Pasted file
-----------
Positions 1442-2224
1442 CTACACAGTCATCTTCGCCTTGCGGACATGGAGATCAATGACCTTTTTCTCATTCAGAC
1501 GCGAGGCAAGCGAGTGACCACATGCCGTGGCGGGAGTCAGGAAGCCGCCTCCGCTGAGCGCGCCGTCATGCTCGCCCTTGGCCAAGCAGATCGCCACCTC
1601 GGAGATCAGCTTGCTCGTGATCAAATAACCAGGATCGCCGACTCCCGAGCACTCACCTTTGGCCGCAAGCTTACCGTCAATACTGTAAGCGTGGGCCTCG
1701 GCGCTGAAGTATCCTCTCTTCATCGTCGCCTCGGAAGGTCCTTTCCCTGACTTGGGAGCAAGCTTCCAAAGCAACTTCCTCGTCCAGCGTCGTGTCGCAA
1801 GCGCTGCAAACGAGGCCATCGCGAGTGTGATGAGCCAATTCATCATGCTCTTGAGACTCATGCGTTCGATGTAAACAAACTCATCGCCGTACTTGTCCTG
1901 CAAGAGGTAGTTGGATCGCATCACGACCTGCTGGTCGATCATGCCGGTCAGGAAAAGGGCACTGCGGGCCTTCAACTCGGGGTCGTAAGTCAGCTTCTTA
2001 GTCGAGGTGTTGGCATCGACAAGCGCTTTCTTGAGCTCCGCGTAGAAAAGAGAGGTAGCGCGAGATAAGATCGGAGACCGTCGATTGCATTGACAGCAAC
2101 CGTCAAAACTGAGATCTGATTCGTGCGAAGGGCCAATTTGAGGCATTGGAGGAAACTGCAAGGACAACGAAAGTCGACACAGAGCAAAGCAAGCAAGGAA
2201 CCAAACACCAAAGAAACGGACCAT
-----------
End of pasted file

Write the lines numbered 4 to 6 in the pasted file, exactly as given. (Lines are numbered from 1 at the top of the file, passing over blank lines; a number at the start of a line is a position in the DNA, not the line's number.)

1601 GGAGATCAGCTTGCTCGTGATCAAATAACCAGGATCGCCGACTCCCGAGCACTCACCTTTGGCCGCAAGCTTACCGTCAATACTGTAAGCGTGGGCCTCG
1701 GCGCTGAAGTATCCTCTCTTCATCGTCGCCTCGGAAGGTCCTTTCCCTGACTTGGGAGCAAGCTTCCAAAGCAACTTCCTCGTCCAGCGTCGTGTCGCAA
1801 GCGCTGCAAACGAGGCCATCGCGAGTGTGATGAGCCAATTCATCATGCTCTTGAGACTCATGCGTTCGATGTAAACAAACTCATCGCCGTACTTGTCCTG